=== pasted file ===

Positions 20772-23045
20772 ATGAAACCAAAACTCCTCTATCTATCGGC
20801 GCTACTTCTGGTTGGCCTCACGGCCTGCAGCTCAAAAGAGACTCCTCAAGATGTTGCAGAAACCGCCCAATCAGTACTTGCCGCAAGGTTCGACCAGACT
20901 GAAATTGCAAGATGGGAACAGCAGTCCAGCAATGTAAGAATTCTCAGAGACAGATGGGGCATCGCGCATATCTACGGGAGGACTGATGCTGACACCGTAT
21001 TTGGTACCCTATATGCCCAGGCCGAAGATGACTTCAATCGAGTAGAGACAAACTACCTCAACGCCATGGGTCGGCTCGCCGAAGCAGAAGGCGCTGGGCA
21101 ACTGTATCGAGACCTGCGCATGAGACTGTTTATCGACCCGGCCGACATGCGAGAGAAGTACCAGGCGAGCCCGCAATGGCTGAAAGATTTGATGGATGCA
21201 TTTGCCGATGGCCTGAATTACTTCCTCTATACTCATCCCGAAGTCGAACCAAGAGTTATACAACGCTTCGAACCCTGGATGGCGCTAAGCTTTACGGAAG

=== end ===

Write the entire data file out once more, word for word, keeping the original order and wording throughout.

Positions 20772-23045
20772 ATGAAACCAAAACTCCTCTATCTATCGGC
20801 GCTACTTCTGGTTGGCCTCACGGCCTGCAGCTCAAAAGAGACTCCTCAAGATGTTGCAGAAACCGCCCAATCAGTACTTGCCGCAAGGTTCGACCAGACT
20901 GAAATTGCAAGATGGGAACAGCAGTCCAGCAATGTAAGAATTCTCAGAGACAGATGGGGCATCGCGCATATCTACGGGAGGACTGATGCTGACACCGTAT
21001 TTGGTACCCTATATGCCCAGGCCGAAGATGACTTCAATCGAGTAGAGACAAACTACCTCAACGCCATGGGTCGGCTCGCCGAAGCAGAAGGCGCTGGGCA
21101 ACTGTATCGAGACCTGCGCATGAGACTGTTTATCGACCCGGCCGACATGCGAGAGAAGTACCAGGCGAGCCCGCAATGGCTGAAAGATTTGATGGATGCA
21201 TTTGCCGATGGCCTGAATTACTTCCTCTATACTCATCCCGAAGTCGAACCAAGAGTTATACAACGCTTCGAACCCTGGATGGCGCTAAGCTTTACGGAAG